MINNEAPOLIS -- The Minnesota Vikings sought an innovative and unique look for their new stadium that could be instantly recognized on national television.
To receive public funding, the place needed to be covered, and a retractable roof option was passed over for a translucent cover. It's more cost-efficient and can make the interior almost feel like the outdoors when coupled with the top-to-bottom glass front of the asymmetrical, ship-shaped building.
As the construction process unfolded, the Vikings learned that their preferred design came with quite the benefit: a lot of noise.
The see-through plastic panels that account for 60 percent of the roof, a space-age material called ethylene tetraflouroethylene or ETFE, are considered more acoustically reflective than the Teflon cover over the old Metrodome. The Vikings enjoyed a significant edge during their 32 seasons in that stadium, often thriving off the sounds of an amped-up crowd that reverberated off the ceiling.
Now, at U.S. Bank Stadium, the capacity is a bit larger at 66,000 seats. The angle of the roof could also tilt more of the noise toward the visiting team benches. The seats and suites are the closest to the action of any venue in the NFL, at 41 feet and 25 feet from the sidelines, respectively.
"I'd like it to be extremely loud," Vikings coach Mike Zimmer said. "It's always a chance for home-field advantage for us, so that's what I'm hoping for."
The Vikings will play their first regular-season game on Sunday night against Green Bay. The prime-time contest against the archrival Packers will already have the fans revved up, and the magnitude of the had-to-be-there moment of a stadium's first real game can only enhance the environment. Factor in the aforementioned physics of the building material, and the potential for ringing ears into the next day is clear.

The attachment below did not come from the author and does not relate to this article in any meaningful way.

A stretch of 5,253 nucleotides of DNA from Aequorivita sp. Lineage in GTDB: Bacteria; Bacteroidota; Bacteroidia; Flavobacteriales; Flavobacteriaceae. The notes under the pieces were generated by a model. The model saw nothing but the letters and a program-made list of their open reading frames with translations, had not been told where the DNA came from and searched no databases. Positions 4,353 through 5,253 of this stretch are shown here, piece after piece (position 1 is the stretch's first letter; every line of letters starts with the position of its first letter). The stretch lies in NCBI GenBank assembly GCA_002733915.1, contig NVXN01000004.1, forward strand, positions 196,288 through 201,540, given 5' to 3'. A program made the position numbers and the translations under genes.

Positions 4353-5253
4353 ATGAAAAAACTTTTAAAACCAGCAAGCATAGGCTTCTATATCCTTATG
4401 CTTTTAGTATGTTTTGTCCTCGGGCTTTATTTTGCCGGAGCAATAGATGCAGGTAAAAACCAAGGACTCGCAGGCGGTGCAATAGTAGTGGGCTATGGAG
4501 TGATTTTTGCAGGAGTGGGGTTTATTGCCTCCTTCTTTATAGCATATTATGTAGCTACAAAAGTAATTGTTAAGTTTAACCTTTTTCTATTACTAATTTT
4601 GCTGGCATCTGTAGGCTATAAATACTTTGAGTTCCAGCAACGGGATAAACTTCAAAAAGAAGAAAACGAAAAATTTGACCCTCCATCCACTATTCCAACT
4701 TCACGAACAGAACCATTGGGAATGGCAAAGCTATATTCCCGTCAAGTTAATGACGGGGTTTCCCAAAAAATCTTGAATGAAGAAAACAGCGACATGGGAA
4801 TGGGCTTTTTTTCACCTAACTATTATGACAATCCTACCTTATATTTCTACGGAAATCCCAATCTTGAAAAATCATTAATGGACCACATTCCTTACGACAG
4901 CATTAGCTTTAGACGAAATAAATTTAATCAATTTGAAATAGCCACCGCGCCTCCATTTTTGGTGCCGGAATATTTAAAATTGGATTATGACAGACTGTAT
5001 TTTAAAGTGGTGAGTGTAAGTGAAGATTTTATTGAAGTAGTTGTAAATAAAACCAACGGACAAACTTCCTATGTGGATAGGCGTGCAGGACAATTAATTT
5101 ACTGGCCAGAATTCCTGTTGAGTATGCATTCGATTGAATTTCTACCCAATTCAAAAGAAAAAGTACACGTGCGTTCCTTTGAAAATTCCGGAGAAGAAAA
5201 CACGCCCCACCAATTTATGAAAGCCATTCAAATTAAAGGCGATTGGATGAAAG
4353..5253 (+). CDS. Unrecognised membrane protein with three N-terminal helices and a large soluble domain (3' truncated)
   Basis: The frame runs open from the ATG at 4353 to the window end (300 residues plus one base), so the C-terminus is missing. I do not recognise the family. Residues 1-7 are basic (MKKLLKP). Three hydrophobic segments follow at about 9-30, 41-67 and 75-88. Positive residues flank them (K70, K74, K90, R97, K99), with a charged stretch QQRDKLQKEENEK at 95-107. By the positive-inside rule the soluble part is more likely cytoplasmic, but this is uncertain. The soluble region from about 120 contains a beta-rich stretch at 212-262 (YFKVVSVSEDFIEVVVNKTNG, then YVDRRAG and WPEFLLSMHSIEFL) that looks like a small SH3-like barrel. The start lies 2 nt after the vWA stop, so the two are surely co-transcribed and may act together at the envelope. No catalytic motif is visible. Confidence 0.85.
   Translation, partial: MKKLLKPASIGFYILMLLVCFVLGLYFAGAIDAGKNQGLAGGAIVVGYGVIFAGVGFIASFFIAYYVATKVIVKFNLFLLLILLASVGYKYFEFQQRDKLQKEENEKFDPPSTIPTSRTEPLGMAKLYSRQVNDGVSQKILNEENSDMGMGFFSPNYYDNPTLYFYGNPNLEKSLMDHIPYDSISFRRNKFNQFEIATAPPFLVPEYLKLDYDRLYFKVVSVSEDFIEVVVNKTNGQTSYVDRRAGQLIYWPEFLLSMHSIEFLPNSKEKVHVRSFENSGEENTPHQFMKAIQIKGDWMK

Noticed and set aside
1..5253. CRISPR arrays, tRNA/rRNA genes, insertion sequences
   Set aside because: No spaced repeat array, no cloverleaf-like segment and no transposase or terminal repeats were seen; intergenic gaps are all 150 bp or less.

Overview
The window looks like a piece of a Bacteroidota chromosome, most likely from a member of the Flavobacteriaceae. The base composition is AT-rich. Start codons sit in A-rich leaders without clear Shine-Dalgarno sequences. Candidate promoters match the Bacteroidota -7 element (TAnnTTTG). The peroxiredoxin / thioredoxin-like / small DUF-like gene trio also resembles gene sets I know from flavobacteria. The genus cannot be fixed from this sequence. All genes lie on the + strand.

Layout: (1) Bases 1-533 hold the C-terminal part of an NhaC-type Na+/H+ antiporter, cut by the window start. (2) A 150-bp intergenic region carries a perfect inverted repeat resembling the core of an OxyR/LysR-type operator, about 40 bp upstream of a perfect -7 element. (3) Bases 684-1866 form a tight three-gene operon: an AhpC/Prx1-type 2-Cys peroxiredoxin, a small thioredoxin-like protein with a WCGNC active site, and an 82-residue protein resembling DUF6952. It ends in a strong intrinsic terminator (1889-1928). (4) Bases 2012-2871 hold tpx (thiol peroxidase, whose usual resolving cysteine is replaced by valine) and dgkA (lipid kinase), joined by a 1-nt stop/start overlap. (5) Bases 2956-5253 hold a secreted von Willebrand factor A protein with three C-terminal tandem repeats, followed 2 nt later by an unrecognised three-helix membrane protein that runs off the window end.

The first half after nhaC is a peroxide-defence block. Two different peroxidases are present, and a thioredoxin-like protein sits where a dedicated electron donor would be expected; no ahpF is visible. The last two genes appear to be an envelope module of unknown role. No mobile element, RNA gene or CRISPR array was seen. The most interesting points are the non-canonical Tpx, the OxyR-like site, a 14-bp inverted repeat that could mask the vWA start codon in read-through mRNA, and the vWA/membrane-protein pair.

"It's going to be out of control. Lights out. I expect nothing less," Vikings left guard Alex Boone said. "The electricity is probably going to be through the roof."
That will certainly be a challenge for the opponent.
"The Metrodome, as far as the uniqueness of the noise level that you've dealt with over the years, I think has given us a pretty good gauge or standard of what the expectation should be," Green Bay coach Mike McCarthy said.
The Packers accused the Vikings in the past of artificially enhancing the Metrodome atmosphere with piped-in noise through the stadium speakers to supplement the actual screaming of the fans. Fair or not, fact or fiction, such a trick was hardly necessary then and especially won't be now.
"I think early in the game, it's going to be tough to hear anything," Packers quarterback Aaron Rodgers said. "You know on the road we like to use a silent count like all teams do, and you just have to figure out those opportunities when you can use your verbal checks and stuff."
The potential for jet-engine-like decibel levels is high enough that Dr. David Geddes, an audiologist at HealthPartners clinics in the Twin Cities area, wrote tips and warnings for ear protection for fans in an article posted last month on the health care provider's website.
"Force from loud sound vibrations can damage tiny cells inside your ear," Geddes said. "Damage to these hair cells cannot be reversed, so the key is to use hearing protection to prevent damage."
The only damage sought at the stadium by the Vikings, of course, will be to the won-loss record of their opponents.
"The louder they are," Zimmer said, "the more it'll help us."
That comes with a caveat, though.
"If we stink," the coach said, "then it won't be very loud."